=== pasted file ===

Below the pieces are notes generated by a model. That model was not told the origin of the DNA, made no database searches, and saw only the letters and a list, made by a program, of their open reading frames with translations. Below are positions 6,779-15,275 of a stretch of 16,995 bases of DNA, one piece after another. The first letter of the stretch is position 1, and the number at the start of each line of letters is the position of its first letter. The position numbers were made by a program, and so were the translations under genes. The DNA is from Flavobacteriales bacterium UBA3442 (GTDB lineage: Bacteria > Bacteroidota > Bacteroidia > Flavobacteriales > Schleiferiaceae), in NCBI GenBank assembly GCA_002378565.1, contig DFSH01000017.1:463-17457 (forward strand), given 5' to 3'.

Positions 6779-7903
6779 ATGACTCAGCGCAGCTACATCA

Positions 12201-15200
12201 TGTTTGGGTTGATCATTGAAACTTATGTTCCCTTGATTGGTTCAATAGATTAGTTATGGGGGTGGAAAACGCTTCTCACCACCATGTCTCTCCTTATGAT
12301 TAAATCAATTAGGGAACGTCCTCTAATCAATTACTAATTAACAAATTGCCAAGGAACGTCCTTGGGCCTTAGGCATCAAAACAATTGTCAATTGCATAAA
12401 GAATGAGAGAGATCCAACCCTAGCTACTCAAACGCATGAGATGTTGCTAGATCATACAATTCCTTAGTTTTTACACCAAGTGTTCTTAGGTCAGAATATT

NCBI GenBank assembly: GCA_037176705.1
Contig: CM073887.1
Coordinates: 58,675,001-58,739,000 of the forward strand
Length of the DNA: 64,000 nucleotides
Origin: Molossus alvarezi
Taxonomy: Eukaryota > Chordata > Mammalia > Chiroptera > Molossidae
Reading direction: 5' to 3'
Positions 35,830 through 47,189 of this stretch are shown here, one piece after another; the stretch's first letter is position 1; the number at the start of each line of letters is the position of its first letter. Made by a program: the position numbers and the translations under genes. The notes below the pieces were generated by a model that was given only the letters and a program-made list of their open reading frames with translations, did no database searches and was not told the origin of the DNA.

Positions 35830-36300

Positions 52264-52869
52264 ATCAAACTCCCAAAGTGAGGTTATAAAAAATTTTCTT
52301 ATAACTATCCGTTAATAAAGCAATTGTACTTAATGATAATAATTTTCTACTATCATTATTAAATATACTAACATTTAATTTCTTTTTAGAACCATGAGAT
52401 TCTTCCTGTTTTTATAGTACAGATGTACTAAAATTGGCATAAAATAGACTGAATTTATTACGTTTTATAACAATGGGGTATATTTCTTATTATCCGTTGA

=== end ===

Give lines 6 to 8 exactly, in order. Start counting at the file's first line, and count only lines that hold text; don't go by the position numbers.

12301 TAAATCAATTAGGGAACGTCCTCTAATCAATTACTAATTAACAAATTGCCAAGGAACGTCCTTGGGCCTTAGGCATCAAAACAATTGTCAATTGCATAAA
12401 GAATGAGAGAGATCCAACCCTAGCTACTCAAACGCATGAGATGTTGCTAGATCATACAATTCCTTAGTTTTTACACCAAGTGTTCTTAGGTCAGAATATT

NCBI GenBank assembly: GCA_037176705.1